Frankly, we're baffled by Baker City's latest crusade against the Eltrym Historic Theatre.

The background:

When Rudyard Coltman bought the Eltrym in the 1990s, he worked with the city's own building inspector to create the multiplex.

The city's building inspector ruled that the Eltrym did not need to install sprinklers. Building code requires sprinklers in all newly built multiplex theaters, but a clause in Oregon's building code allows historic structures to not comply with code for new construction if the alterations to the building don't make the building more dangerous.

The rest is history:

o Baker City gets a three-room movie house and first-run movies.

o The Eltrym wins Business of the Year honors from the Chamber of Commerce.

o A projector overheats, filling the projection room with smoke and triggering the alarm. Everyone evacuates.

o A new building inspector tours the building after the evacuation and decides the Eltrym needs sprinklers after all. After threatening to shut the theatre down, the council instead asks for a remediation plan from Coltman.

Coltman, according to his attorney, has agreed to install sprinklers in the occupied portions of the theater. Those sprinklers, coupled with existing fire alarms, would make the theater substantially safer than it is now - or than it ever was when it was a single room theater and not a triplex.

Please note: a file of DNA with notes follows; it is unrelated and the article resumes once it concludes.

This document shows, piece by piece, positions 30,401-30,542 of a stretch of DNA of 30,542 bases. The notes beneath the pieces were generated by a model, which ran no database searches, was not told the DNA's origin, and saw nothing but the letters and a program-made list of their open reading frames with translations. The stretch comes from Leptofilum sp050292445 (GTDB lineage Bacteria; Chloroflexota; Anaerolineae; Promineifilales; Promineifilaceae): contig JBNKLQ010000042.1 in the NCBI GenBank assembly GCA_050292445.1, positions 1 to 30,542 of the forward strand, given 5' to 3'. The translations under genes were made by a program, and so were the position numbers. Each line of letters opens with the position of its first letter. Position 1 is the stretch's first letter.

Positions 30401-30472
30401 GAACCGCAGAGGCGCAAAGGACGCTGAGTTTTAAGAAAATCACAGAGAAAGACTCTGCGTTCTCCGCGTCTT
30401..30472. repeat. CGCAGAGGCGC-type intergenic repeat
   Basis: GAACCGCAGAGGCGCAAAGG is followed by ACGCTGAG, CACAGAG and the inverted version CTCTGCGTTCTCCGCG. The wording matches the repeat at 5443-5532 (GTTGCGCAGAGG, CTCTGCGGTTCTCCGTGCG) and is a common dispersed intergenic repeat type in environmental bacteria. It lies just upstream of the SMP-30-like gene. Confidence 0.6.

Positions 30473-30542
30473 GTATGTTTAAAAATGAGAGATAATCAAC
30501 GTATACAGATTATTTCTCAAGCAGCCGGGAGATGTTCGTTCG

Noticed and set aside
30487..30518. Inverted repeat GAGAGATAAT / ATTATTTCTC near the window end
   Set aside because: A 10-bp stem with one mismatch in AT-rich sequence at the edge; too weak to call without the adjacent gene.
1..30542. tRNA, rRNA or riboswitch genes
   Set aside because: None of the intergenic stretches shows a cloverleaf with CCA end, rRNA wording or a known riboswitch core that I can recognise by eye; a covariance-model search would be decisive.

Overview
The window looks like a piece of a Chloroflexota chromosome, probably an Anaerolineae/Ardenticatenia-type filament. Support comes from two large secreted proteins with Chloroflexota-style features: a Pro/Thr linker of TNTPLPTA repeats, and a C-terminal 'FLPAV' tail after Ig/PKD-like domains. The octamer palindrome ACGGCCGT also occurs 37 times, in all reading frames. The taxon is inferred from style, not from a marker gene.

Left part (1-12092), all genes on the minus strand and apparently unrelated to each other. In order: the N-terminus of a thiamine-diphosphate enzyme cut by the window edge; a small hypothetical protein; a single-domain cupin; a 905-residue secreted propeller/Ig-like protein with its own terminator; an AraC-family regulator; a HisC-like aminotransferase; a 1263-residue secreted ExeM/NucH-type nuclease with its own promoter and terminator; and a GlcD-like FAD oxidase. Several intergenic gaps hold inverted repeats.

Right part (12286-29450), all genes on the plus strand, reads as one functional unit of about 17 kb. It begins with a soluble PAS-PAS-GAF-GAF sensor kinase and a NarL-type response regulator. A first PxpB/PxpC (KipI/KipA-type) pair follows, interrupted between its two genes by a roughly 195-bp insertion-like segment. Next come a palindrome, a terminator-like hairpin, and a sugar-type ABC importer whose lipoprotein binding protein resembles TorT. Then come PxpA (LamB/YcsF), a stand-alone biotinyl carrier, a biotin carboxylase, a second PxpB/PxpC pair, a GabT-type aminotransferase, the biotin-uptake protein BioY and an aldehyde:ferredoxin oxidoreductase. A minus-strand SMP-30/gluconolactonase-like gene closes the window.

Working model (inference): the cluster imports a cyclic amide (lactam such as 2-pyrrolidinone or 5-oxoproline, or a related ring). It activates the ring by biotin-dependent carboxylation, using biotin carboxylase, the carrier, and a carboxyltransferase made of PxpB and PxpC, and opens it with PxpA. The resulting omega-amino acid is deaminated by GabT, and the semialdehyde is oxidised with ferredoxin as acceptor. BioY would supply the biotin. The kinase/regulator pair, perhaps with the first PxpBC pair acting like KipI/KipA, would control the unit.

That's not good enough for the Baker City Council, who issued a 60 day warning to the Eltrym: sprinkle the entire building or the city will shut you down.

And the state-level body? The state of Oregon fire marshal has refused to take a stand, saying it is a local issue.

As it now stands, if the city closes the theater, the public perception won't be to blame the theater owner. He'll be the victim, burned by the city not once, but twice.

Voter outrage will only do so much good: only one member of the sitting city council is up for re-election in the fall.

So the real losers will be the public.

This doesn't have to happen.

Sprinkling the occupied portions of the theater fulfills what the city council has said is their objective: the safety of its citizens.

And sprinklers, whether in some or all portions of the building, aren't the last investment Coltman will need to make to keep this theater operating.

Advocates for the disabled have raised some red flags regarding adequately accomodating people in wheelchairs.

It would seem that, for all of the talk of economic development, there's not been adequate effort made to come to a solution on keeping this historic theatre open for Baker City.